We had a frustrating issue when I was an RA in college. A group of people decided that it would be funny to pull the fire alarm. A lot.
We typically had a fire drill once a term, and the staff knew well in advance of the drill. We'd keep an eye on our residents to make sure everyone evacuated as expected.[ref]There was a fine related to not evacuating, as well as almost guaranteed eviction from student housing.[/ref] It was a clean system, but even the drills were frustrating.
One term, some pranksters though it would be funny to force an impromptu drill. At 3am. Every week. The entire term.
"Frustrating" isn't a strong enough term.
After the fifth or sixth evacuation, we had to start clearing the building room-by-room to make sure everyone evacuated. Students were just as frustrated as the staff, so they'd begun ignoring the alarms entirely, hoping it was business as usual and that no one would care.
One week, though, the RAs doing the room-by-room search ran frantically back into our team staging area.
"Guys, the building is actually on fire."
As frustrating as our evacuation policy was, and as time-consuming as the room-by-room search, they both added up to save the day (and lives) that morning.
I went furniture shopping yesterday afternoon at Ikea. It was 95 degrees out, and the parking lot was packed with people enjoying Ikea's over-powered air conditioner.[ref]When I say packed, I mean packed. We parked at the edge of the lot, just lucky enough to find a spot as it opened. Several other shoppers were parking at the neighboring strip mall and walking over.[/ref]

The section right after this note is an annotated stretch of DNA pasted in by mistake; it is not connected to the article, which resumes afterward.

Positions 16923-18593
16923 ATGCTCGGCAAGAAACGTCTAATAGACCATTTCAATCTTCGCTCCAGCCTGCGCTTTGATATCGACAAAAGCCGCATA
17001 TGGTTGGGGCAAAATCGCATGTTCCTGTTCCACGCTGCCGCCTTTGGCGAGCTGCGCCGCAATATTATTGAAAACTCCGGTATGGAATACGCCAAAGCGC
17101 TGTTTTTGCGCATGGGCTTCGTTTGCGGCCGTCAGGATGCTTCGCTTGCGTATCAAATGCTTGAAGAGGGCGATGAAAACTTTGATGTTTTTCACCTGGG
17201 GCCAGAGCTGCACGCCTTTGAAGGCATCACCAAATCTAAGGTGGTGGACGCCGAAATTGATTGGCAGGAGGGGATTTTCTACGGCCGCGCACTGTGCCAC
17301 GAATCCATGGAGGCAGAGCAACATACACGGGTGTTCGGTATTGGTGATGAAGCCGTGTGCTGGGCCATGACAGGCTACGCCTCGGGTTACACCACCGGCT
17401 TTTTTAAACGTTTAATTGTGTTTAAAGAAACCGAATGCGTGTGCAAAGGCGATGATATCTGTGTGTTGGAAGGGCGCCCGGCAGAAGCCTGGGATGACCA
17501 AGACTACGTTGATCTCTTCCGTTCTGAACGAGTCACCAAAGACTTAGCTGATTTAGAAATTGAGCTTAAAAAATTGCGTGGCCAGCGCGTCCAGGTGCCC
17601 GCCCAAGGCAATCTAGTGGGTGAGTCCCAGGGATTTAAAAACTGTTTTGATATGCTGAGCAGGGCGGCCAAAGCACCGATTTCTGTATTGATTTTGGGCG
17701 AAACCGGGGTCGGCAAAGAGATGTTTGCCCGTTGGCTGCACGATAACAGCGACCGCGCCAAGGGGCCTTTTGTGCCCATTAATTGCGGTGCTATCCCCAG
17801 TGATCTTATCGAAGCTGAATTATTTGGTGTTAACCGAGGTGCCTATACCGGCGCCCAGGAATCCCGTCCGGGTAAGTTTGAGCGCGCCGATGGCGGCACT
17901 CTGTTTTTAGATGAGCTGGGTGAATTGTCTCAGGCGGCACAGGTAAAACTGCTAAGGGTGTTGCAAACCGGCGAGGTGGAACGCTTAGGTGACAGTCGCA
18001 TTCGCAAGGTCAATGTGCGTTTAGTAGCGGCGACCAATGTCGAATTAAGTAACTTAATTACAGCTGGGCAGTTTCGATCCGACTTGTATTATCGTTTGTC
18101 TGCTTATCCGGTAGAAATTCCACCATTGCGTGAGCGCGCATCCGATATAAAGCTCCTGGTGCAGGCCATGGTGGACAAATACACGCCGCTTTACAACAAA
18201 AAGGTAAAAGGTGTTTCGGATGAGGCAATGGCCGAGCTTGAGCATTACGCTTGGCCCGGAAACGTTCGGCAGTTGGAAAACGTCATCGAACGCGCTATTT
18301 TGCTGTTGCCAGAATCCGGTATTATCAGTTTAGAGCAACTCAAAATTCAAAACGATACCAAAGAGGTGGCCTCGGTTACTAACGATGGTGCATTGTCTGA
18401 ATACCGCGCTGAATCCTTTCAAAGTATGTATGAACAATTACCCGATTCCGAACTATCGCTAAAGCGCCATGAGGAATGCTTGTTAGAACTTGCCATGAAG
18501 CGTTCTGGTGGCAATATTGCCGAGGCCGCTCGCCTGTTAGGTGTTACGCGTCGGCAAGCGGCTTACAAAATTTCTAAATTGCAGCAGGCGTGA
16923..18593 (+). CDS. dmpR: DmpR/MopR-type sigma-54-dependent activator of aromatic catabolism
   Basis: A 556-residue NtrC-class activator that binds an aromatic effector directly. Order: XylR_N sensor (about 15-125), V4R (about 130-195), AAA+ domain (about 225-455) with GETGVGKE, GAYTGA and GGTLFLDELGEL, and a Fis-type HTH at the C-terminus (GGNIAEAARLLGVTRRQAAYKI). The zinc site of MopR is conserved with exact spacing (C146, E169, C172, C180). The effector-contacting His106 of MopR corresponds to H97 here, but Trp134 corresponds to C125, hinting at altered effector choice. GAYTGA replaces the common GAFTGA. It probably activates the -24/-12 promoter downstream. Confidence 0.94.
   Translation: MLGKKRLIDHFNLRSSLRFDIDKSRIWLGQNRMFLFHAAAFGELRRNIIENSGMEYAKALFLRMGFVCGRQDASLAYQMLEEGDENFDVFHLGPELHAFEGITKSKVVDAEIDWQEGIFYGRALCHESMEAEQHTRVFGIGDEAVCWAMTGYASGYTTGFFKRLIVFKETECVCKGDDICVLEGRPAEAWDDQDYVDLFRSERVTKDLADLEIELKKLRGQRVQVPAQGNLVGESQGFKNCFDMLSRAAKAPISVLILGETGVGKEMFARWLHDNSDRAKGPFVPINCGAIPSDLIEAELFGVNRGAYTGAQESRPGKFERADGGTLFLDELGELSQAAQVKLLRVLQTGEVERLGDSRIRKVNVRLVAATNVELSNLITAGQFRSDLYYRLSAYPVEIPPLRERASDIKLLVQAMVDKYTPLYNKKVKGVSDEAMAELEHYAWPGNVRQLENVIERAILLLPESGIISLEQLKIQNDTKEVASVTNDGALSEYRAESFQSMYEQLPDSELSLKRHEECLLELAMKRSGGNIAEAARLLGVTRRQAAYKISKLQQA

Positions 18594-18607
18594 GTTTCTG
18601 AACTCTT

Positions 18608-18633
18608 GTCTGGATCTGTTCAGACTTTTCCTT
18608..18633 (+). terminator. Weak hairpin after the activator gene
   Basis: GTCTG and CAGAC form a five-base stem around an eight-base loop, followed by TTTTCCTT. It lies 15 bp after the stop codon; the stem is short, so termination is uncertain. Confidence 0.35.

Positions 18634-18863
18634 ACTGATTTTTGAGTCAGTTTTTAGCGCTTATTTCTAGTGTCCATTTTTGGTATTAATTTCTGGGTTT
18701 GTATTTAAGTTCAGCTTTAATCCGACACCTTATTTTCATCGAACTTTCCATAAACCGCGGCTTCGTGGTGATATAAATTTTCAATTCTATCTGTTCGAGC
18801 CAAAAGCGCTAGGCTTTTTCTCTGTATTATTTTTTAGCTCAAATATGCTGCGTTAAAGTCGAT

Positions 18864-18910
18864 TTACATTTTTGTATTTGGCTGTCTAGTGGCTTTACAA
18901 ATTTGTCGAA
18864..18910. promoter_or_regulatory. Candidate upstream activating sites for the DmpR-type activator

We walked through the showroom, enjoyed the various "better living in xxx square feet" displays, and eventually decided on some new furniture we wanted.
Downstairs, we grabbed a flat card and made our way through the self-service warehouse to grab the various components ... and the fire alarm went off.
Coupled with a gravelly, nearly-incoherent voice instructing us to "mumble mumble move to a safe mumble mumble ask our team mumble mumble," we were instructed by store employees to leave our packages behind and exit the building. It was a bit chaotic, but the store emptied in just a few minutes, with some managers frantically trying to verify receipts outside as hundreds of shoppers exited with merchandise.
It was hot, so we just left.
Most everyone else went home; we went down the street for frozen yogurt and returned to Ikea a half hour later.
The parking lot was empty. We parked in the first row, right next to the door.
The store was empty. We made it back to our cart in no time.
The checkout was empty. We had to wait for 1 person to check out before we were helped.
"So, what was the alarm about?"
"Some jackass decided to smoke in the bathroom."
"Wow. Do you guys get to bill him for all of the lost sales?"
"I wish. My manager's been in a panic. We lost a lot of customers. Might not recover today's sales. She's having a bit of a breakdown right now."
I explained to some people later that, if it had been a fire, Ikea has insurance policies in place to cover the loss in merchandise and any damage to the building. But they likely don't have insurance against lost sales as a result of store closure.
It's not always possible to expect the unexpected. Residents tired of fire alarms hid in their rooms, not realizing there was an actual fire on the floor below. Forcing a room-by-room search helped prevent any kind of catastrophe that could have occurred.
Stores don't expect to have patrons smoking in their bathrooms and triggering fire alarms. They don't expect customers to trigger a massive loss in real product sales, either. But there are still ways to prepare for and minimize the impact of that eventuality.